Essays

April 22, 2013

Composition Lessons: Learning About Your Own Book From Other People’s Paintings 5

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The moment when I can work no more, when the novel or collection of short stories or book-length essay is as done as it’ll ever be, I go looking for works of art that match it tonally. I listen to music with an acquisitive ear. I watch pieces of movies whose titles intrigue me. Most of all, I scan through dozens of websites that collect images by contemporary artists. And then I try to solidify the relationship by using those works as my cover art.

April 19, 2013

Lessons of Hollywood: On the Fate of “Middle Class” Art 3

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If there were no more “middle class” movies, then in what other arenas would an ostensible middle class suffer? Publishing, for sure. But what about . . . everything else?

April 17, 2013

The Slow Language of Sculpture, the Fast Language of Words 9

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My husband is a sculptor and he worships stone. Travertine, granite, marble, onyx – these are the other women in my married life. A writer can learn a lot from a stone carver, and I’ve been watching him a long time.

April 16, 2013

Counter and Strange: Contemporary Catholic Literature 12

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Catholic literature is thriving. Some are Catholic, some write about Catholic themes and characters, and some react against Catholicism.

April 10, 2013

Barry Hannah’s “Lost” Novel 4

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Barry Hannah sometimes jokingly referred to Nightwatchmen in third-person as “Barry Hannah’s ‘lost’ novel.” Published by Viking in 1973, it was widely disparaged by critics, sold poorly, and, at the author’s wish, has never been back in print. That the book was a failure isn’t as important, I believe, so much as that it was a necessary failure, one that deserves to be read.

April 9, 2013

Paucity of Art in the Age of Big Data: A Dispatch from San Francisco 32

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My quest to find the great tech novel — something sprawling and social and occurring inside the Teach-Up and outside the restaurant and around the home of the displaced shopowner and the H1B-visa programmer — is in itself a kind of solutionism. Novels are captured social data. You want a snapshot of nineteenth century French provincial bourgeois life? There’s an app for that: it’s called Flaubert. And that’s before we consider the novel as an aggregator of human data of the biggest, most nebulous kind. You want a map of the human heart? Whose heart? What century? There’s an app for that too.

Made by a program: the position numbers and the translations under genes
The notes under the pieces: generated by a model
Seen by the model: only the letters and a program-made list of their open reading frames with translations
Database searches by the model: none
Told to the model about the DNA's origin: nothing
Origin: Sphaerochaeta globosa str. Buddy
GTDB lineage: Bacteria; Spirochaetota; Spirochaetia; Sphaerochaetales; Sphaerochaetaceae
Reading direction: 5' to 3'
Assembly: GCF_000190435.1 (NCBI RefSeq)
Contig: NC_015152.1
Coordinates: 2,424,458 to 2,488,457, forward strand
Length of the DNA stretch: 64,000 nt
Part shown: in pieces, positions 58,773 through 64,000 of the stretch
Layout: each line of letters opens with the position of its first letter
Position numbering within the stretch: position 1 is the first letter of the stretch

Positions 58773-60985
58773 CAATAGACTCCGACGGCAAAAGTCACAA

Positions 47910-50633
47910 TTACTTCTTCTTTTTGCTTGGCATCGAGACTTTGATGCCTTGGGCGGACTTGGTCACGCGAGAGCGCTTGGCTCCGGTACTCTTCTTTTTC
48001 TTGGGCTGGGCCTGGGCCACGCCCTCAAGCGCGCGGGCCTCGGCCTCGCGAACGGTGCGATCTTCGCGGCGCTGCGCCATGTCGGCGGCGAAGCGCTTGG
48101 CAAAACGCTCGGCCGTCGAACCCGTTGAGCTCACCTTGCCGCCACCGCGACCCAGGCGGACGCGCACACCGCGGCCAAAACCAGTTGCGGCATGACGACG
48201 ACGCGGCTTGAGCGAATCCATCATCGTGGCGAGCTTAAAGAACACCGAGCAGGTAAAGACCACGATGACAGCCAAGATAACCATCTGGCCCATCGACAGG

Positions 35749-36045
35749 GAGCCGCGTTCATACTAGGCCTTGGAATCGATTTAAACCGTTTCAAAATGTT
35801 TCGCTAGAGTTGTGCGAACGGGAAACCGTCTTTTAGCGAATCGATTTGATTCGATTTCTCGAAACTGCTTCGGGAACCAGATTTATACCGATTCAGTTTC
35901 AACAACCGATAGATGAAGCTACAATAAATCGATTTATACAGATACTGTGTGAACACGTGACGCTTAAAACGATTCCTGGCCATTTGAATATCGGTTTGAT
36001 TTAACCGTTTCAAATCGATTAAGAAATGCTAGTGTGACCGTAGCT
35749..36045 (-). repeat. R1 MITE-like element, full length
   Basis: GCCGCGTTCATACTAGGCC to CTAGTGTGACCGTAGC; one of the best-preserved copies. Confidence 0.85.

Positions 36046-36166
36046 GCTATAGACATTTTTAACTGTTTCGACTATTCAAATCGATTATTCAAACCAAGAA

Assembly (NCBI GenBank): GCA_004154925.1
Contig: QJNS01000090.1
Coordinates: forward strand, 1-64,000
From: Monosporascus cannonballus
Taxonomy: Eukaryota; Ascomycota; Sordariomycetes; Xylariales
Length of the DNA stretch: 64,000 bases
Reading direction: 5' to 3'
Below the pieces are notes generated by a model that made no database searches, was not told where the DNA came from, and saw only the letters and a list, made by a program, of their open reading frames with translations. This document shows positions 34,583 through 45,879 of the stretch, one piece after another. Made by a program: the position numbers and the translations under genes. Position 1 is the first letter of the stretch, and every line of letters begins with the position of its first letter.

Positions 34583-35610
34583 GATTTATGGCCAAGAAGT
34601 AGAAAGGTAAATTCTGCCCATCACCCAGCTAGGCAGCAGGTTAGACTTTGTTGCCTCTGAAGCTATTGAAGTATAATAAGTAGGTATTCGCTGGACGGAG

April 4, 2013

A Hybrid, Trapped: On Being a Writer in the Classroom 8

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I wrote all day and late into the night. There was something magical about this time. I was suspended, insulated, cared for, and writing — all in the privacy of the Virginia countryside. My teaching job and the staring eyes of my students seemed very far away. I started to feel like the wood-nymph Daphne, transformed into something that would confound my pursuers.

April 3, 2013

While I Was at Home on Business: When Writing Life Meets Family Life 6

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I had the feeling that my children thought that I stood frozen inside the house while they were at school, only to be reanimated when they burst back through the door at the end of the day. Sure they knew I was a writer, but what did that actually mean to them?

March 29, 2013

I Await The Devil’s Friend Request: On Social Media and Mary MacLane 15

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What participation in social media comes down to, I think, is that either you have an instinct for broadcasting your life, or you don’t. Mary MacLane would have been a natural.

March 27, 2013

A Sentimental Education: Sex and the Literary Writer 32

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The word that made me lift my fingers from the keyboard was “clitoris.” Was it okay to use this word? What would my fellow literary writers, my former teachers and classmates at the Iowa Writers’ Workshop think of me?